To the surprise of very many, when Neymar went down in the 86th minute against Colombia on Friday, the 22-year-old striker wasn't faking. After being kneed in the back by Colombia's Juan Zúñiga, Neymar was carried off the field and taken directly to a hospital, where doctors soon discovered that he'd suffered a fractured vertebrae in the lumbar region of his spine, a situation that can potentially be a medical emergency.
"Unfortunately, he's not going to be able to play," Brazil's team doctor, Rodrigo Lasmar said, several hours after the injury. "It's not serious in the sense that it doesn't need surgery, but he'll need to immobilize it to recover."
Teams are understandably cagey about revealing information about the health of their players—U.S. coach Jürgen Klinsmann was apparently bluffing when he said that striker Jozy Altidore was ready for last week's game against Belgium—but the news about Neymar was swift and unequivocal. His World Cup was over.
That hasn't stopped a little hope trafficking from slipping through. Unsubstantiated reports claim Neymar might be able to play in the World Cup final if he's willing to get doped up on painkillers before the game. Let's take a look at why that's not only implausible, but potentially very dangerous; attempting to play a competitive soccer game so soon after the injury that Neymar suffered wouldn't simply cause a number of complications—it could leave the Brazillian star paralyzed.
It's useful to begin with a brief primer on the basics of spinal anatomy. The human vertebral column consists of 33 vertebrae, which span the length of the spine, from neck to butt. Starting from the top, there are seven cervical vertebrae of the neck (C1 to C7); twelve thoracic vertebrae of the chest and abdomen (T1 to T12); and five lumbar vertebrae of the lower back (L1 to L5). These 24 vertebrae have joints that allow movement from side-to-side and from front-to-back. (They're the reason you can touch your toes or swing a golf club). Further down, in the tailbone, are the remaining nine vertebrae in the sacrum and coccyx, which are fused together. They can't move, and really just serve as protection for the bottom of the spinal cord.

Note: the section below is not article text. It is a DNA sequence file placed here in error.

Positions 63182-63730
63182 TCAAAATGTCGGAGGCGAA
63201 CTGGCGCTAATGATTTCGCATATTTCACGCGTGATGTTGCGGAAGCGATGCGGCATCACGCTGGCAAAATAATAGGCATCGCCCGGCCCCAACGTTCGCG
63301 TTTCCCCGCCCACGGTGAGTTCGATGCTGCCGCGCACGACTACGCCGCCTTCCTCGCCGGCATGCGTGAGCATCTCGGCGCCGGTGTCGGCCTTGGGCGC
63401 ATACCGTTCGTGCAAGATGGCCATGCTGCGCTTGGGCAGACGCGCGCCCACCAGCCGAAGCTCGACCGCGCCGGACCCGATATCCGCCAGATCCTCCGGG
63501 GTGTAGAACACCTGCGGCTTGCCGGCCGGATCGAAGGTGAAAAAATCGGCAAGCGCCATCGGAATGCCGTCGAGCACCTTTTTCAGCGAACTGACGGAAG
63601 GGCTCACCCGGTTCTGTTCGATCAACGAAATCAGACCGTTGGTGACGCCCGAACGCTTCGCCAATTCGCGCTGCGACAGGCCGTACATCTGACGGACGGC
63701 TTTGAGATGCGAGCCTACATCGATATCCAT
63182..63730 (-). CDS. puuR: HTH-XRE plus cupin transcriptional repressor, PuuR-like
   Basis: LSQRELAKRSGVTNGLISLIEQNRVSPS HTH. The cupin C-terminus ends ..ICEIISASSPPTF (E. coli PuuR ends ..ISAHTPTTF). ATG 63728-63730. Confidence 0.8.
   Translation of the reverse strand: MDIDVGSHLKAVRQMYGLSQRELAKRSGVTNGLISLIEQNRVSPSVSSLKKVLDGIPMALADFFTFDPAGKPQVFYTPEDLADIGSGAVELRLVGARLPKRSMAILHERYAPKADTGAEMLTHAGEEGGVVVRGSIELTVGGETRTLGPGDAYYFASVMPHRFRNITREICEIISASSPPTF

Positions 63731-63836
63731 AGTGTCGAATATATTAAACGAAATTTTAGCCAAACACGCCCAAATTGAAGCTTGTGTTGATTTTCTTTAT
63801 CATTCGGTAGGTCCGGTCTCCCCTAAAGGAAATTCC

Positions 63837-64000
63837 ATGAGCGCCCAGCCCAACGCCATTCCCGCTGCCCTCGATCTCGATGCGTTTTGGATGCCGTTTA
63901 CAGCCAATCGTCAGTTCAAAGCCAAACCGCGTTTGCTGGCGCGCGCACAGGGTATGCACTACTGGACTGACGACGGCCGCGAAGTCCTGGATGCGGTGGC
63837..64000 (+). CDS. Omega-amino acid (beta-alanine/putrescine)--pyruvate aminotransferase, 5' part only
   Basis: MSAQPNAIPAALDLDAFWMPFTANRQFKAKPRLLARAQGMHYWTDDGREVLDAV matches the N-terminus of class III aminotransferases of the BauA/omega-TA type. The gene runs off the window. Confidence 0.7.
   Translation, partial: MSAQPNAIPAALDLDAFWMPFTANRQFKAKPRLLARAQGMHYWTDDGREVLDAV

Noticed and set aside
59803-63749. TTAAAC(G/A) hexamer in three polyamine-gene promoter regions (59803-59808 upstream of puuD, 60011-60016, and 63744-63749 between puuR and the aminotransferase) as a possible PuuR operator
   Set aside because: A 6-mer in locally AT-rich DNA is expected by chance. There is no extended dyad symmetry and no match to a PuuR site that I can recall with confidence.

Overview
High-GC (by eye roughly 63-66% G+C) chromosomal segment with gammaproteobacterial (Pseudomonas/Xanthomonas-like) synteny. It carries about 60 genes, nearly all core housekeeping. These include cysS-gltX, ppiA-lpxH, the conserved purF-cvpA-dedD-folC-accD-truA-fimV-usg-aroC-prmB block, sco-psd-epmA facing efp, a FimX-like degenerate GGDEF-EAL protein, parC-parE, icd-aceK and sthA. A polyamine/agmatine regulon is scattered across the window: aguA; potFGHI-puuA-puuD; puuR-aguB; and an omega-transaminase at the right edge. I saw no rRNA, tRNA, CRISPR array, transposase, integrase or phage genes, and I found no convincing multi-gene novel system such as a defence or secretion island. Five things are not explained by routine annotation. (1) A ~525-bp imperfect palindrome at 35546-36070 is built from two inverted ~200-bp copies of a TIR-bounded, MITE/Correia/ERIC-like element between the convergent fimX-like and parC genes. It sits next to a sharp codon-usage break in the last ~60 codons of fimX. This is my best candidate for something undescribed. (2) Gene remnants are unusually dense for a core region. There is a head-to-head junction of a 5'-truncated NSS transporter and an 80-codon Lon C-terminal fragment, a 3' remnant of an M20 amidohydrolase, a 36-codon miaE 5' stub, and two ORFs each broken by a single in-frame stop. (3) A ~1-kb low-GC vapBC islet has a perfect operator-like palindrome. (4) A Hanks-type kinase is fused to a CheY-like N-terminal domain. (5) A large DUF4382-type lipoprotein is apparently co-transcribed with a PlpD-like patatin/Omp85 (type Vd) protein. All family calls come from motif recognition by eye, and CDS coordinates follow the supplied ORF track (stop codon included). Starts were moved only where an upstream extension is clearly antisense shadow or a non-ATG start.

Neymar reportedly fractured the 3rd lumbar vertebrae in his lower back, a condition that can potentially destabilize the spine. When someone suffers a vertebral fracture, the most important thing to assess is the stability of the spine. An unstable spine can compromise the spinal cord, which can potentially lead to paralysis. In fact, the manner in which FIFA's doctors removed Neymar from the field—he was carried off on an unrestrained stretcher—could have, in the very worst case, caused paralysis from the jarring motion. Ideally, you'd see players' spines restrained — and their neck stabilized if the injury is higher up — anytime someone needs to be carried off due to a possible spine injury.
When he arrived at the hospital, it's unlikely that anyone knew the extent of Neymar's injury or whether he'd need surgery. The first thing a doctor will look for is evidence of nerve damage and will poke and prod at patients to determine if their nerves are working properly. Doctors encountering acute, excruciating back pain also check for something called saddle anesthesia, which is numbness in the groin similar to what a city slicker would get from riding a horse. This can herald a medical emergency, one in which the spinal fracture is causing impingement of blood vessels or nerve tissue, and can require immediate neurosurgery to fix. The other thing doctors look for is bowel or bladder dysfunction. If a patient can't hold onto his pee or poop, it could also be an emergency that requires surgery. Then we assess leg strength, coordination, and reflexes.